Thursday, 10 August 2017

Strategy: Here's how social networks like Instagram could help identify when someone is depressed

Sometimes it really might be better to sort things out in the morning.

Recent research has shown that darker, bluer Instagram posts could signal depression.

  • Many studies point towards social media having a negative impact on our mental health.
  • However, new research has shown that the way people use social media could be an indicator that they may develop a mental health condition like depression.
  • Everyone portrays a biased image of themselves on social media, so thorough assessments will still be required.

Various studies and news reports have linked social media use to mental health issues such as depression in the past few years.

Facebook has been around for just over a decade, and children are now growing up with many different social media accounts that even millennials struggle to keep up with.

However, it seems that social media can actually be helpful in idenifying already existing mental health problems.

A new study published this week found that an algorithm could accurately guess the people who had depression just by looking at their Instagram feed.

However, to understand how this works, we first need to understand what's wrong with social media in the first place.

Problems arise on social media when we compare our lives to others.

We show the "best" version of lives online, and we often forget that everyone is doing the same.

Psychotherapist Allison Abrams told Business Insider that people who already struggle with depression or anxiety, or who are not satisfied with their life circumstances, are most vulnerable to this affect social media can have. However, this very much depends on how you use sites like Facebook.

"If you use social media primarily to maintain long distance friendships or to stay connected socially, this will be less likely to apply to you," Abrams said. "On the other hand, if you spend most of your time scrolling through your newsfeed checking out other people's lives and compare them to your own, you become more at risk of developing (or having worsening) symptoms of depression or anxiety. This is especially so in those with low self esteem."

She added that it's only human to compare ourselves to other people, but social media is the perfect vehicle to do this on a more intense level.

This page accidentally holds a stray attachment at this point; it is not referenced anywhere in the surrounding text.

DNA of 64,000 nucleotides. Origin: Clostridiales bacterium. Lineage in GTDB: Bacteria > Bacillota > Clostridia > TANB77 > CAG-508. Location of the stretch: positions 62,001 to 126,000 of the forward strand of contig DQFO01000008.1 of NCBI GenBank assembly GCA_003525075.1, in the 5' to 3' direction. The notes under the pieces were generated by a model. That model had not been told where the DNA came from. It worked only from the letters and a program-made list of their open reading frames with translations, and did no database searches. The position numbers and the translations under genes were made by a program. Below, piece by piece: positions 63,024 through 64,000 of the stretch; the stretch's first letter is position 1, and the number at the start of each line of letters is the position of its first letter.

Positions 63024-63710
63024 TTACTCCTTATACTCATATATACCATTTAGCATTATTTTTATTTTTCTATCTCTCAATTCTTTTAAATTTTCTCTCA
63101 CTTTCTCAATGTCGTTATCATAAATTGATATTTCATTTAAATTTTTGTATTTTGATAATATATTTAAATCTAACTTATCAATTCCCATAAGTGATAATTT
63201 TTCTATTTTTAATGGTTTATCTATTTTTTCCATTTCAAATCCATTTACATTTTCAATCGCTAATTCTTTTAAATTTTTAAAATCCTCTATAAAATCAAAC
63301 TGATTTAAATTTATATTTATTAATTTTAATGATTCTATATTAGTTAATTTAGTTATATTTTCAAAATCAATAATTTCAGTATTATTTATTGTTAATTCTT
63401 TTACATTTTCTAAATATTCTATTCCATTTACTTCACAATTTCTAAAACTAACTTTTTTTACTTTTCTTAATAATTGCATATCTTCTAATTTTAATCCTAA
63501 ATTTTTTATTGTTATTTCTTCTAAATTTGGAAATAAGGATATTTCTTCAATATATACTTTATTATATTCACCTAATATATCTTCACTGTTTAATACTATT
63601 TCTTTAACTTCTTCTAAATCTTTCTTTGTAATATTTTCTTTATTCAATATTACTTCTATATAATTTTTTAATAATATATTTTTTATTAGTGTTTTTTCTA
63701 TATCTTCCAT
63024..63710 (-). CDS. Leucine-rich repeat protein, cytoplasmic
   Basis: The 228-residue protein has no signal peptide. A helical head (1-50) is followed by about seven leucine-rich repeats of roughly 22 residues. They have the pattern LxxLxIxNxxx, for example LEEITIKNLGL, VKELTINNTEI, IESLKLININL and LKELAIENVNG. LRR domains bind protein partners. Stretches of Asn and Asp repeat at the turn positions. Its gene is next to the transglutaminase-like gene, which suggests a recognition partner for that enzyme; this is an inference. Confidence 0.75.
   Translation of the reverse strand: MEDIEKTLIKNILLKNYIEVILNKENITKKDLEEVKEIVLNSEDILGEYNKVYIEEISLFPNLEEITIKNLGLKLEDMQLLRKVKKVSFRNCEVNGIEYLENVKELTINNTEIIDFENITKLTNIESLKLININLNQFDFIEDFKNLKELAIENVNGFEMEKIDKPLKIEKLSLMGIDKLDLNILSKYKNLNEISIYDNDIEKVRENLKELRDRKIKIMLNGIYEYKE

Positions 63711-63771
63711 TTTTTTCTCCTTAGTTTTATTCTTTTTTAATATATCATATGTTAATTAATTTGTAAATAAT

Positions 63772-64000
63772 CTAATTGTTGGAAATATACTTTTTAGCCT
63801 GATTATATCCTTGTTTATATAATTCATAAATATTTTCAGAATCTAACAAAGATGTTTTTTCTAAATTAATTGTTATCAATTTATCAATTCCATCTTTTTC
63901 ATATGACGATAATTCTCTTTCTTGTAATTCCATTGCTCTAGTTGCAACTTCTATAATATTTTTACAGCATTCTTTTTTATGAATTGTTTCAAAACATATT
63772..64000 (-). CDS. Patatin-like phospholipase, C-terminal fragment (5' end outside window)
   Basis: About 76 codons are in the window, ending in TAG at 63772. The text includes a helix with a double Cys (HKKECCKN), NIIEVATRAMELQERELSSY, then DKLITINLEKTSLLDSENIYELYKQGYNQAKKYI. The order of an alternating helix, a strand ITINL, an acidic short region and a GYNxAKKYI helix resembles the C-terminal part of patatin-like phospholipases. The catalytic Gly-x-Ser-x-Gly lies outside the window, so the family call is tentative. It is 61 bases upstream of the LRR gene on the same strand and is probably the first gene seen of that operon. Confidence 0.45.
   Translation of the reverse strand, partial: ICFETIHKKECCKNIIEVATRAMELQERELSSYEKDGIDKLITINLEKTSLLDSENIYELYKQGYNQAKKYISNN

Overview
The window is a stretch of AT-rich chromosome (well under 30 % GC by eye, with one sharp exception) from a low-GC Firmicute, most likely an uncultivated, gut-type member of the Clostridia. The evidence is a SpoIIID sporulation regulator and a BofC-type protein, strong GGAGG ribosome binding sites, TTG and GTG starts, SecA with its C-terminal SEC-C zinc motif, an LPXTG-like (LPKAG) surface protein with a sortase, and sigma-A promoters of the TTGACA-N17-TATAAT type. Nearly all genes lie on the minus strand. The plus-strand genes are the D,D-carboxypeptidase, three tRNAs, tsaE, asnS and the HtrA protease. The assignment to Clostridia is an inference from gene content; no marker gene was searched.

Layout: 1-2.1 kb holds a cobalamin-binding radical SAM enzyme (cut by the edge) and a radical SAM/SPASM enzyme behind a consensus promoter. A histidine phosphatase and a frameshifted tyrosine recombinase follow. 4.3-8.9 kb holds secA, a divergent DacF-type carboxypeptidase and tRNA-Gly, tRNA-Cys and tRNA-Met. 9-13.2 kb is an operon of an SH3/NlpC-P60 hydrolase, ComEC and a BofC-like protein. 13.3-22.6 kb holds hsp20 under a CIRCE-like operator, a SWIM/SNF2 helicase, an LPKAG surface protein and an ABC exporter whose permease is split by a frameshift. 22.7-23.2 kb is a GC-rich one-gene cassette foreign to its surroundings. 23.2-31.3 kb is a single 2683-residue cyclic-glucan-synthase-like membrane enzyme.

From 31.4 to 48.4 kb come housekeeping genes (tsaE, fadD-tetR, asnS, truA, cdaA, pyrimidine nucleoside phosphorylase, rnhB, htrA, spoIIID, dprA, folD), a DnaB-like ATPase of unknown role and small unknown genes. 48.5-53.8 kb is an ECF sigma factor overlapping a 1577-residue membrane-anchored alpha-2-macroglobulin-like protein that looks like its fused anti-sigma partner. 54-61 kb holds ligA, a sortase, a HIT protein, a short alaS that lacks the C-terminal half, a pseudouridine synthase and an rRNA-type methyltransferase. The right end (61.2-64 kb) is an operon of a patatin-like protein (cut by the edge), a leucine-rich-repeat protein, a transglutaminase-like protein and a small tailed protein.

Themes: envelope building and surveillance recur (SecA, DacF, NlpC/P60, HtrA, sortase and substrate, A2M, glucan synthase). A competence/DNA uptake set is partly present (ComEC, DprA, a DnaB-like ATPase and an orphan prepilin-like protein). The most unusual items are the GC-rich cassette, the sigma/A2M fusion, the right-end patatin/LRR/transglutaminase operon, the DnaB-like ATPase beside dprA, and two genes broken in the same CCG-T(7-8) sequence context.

For example, couples post smiling photos of themselves being ever so in love, but you rarely see a status update about all the arguments they're having. Your friends will post selfies when they feel good about how they look, but you'll rarely see someone post a photo of themselves that they don't like.

"Others' lives are right there on our screen to see," Abrams said. "Most are not posting the less attractive pictures or the less pleasant moments that we all experience."

The biases and the different ways we all use social media makes the study of the psychology very convoluted. Psychiatrist Jean Kim calls our social media use a "human experiment in action" in a blog post on Psychology Today, because it is still a relatively new thing. Psychological research is struggling to keep up with how the way we interact with each other has rapidly evolved, and the long-term influences things like social media have on our mental health is not hugely understood because the time frame just isn't there to support hypotheses.

However, there is a bulk of research that shows how our internet use could be having an impact, and this is being built on all the time. For instance, a study from 2016 surveyed 1,787 adults, and found that the people who used social media more often tended to have higher rates of depression.

Another study from 2013 found a casual link between Facebook use and unhappiness in young people. The researchers tested the wellbeing of people before and after using the site, to rule out the idea that people turn to Facebook when they feel bad, rather than feeling less happy as a result.